Secondly, we need an effective and adequately resourced law enforcement and intelligence effort. The ISC report suggests that we might have had a better chance of preventing the July attacks if more resources had been in place sooner. Even that, of course, would have been no guarantee of preventing the attack. The Government have put in substantially increased resources, particularly since 9/11. Further resources were provided last autumn. The Security Service is expanding as fast as its top management believes is organisationally possible.
The specific police budget for counter-terrorism will have grown fourfold between the financial years 2002-03 and 2007-08—that is, in the period after 9/11. We have allocated £30 million extra next year and £60 million the year after to expand special branch and other specialist counter-terrorism capacity outside London. Indeed, the total cross-Government budget for counter terrorism and resilience has more than doubled, from less than £1 billion to more than £2 billion in the same period.
In addition, general policing makes a significant contribution to the counter-terrorist effort. We will implement neighbourhood policing in all forces by next April and will expand the number of community support officers from around 6,500 to 16,000 in that period. That will improve our capacity to gather local intelligence to support the counter-terrorist element.
In that context, I want to put it on the record that the police and agencies have disrupted many attacks against the UK since 9/11, including three since last July alone. However, the reality is that difficult choices have to be made between priorities in intelligence-led operations, whatever the level of resources.
Thirdly, we need effective international co-operation. This is both a local and a global threat. We are a long way from being the only targets. As the House will know, there have been appalling attacks in the United States, Pakistan, Saudi Arabia, Spain, Turkey and Indonesia, to name but a few. We need to have the closest possible law enforcement and intelligence links with our many allies in the war against global terrorism.
We also need rapidly to develop European co-operation. The former Home Secretary made that his key priority for the UK presidency last year. He achieved important concrete outcomes, including common provisions on the retention of telecommunications data that will make it more difficult for terrorists to communicate across borders to plan their crimes. I will make it a major priority of mine to develop that co-operation further.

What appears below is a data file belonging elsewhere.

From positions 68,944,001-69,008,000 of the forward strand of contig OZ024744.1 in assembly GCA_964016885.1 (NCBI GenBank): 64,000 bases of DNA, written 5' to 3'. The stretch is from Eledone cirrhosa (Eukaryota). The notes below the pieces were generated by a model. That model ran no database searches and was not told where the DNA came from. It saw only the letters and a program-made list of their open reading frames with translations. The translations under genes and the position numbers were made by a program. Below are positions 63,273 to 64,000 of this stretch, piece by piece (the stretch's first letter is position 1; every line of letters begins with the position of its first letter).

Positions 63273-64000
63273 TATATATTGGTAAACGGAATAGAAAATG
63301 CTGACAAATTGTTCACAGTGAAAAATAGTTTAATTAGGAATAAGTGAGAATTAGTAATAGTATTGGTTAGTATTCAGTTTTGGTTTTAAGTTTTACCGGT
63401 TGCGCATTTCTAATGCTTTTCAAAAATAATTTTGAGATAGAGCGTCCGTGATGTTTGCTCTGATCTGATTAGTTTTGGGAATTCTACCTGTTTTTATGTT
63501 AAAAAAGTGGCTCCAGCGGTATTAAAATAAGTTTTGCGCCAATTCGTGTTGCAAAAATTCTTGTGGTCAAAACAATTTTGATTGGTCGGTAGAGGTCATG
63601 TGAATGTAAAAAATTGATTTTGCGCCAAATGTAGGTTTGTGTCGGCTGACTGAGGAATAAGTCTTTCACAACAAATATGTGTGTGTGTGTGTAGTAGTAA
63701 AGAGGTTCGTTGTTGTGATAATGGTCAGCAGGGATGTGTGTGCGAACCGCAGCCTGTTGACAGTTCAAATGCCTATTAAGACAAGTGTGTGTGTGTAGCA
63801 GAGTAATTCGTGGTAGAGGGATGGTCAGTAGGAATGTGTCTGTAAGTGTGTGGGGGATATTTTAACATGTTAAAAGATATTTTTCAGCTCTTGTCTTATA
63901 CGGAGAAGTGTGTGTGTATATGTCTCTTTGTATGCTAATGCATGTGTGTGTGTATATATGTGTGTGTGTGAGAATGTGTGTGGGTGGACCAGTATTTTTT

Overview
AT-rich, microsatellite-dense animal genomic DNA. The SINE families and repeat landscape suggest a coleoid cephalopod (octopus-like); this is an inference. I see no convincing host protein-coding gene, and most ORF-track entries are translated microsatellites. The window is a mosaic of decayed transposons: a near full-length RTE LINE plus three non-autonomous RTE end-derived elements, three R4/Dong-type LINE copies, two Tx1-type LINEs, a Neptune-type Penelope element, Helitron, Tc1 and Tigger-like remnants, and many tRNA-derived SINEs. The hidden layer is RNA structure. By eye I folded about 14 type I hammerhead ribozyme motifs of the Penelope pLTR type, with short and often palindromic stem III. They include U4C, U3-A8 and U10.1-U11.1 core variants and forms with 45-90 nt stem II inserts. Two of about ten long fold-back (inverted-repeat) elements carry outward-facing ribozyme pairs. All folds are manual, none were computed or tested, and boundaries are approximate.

The bombings were despicable attacks on ordinary people going about their normal daily business. It is a tribute to Londoners—the people of our capital city—that the city recovered with such remarkable speed. The victims have shown tremendous courage in rebuilding their lives, but I know that many victims, and particularly bereaved families, are still trying to find their own way to come to terms with what, for them, was a terrible personal tragedy. I think that it is right that we try to explain what the Government know about what happened that day, and I hope that many of the victims will find the account that we have published today helpful.
I know that some will find it painful to relive those terrible events again, and that some will continue to feel that there should be a public inquiry. My right hon. Friend the Secretary of State for Culture, Media and Sport is responsible for supporting victims. In the short period that I have been Home Secretary, and before that, she has explained to me the strong views that some of the families hold on that subject. I find that perfectly understandable, but the House will know that my predecessor as Home Secretary explained last year why the Government had decided that it was not right to hold such an inquiry, a decision with which I concur. However, I should like to offer some further explanation to those most directly affected.
I shall therefore be writing to all those who were bereaved by the 7 July attacks to offer them the chance to come and talk the issue through. I and my right hon. Friend the Culture Secretary will convene a series of meetings, at which families will be able to ask detailed questions about the documents that have been published today. At those meetings, I hope that I will be able to explain to them why I do not think a public inquiry would be the best step to take. Not least among the reasons is that such an inquiry would involve diverting very precious resources needed for the security and protection of everyone, at a critical time.
As Home Secretary, my principal duty is to protect the public. I am determined that we will learn the lessons from the official account and ISC report, and strengthen our defences against the terrorist threat, but international terrorism will not be defeated by the security services, the police or the Government acting alone. It will be beaten only by all of us in this country working together to defeat what is a threat to us all. That is what all of us must achieve together.
David Davis (Haltemprice & Howden, Conservative)
I welcome the Home Secretary to his new post and am sorry that his first outing is on such a tragic subject. I join him in offering our condolences to those who suffered in the attacks and our thanks to and admiration for those whose bravery and commitment on the day and afterwards saved so many lives.
The issue before us is, as the Home Secretary implied, of great importance. The attacks in London on 7 July and 21 July were attacks on our people, our country and our way of life. Accordingly, our ability to deal with such attacks and to learn from our errors is critical to the defence of the realm, our people and our way of life.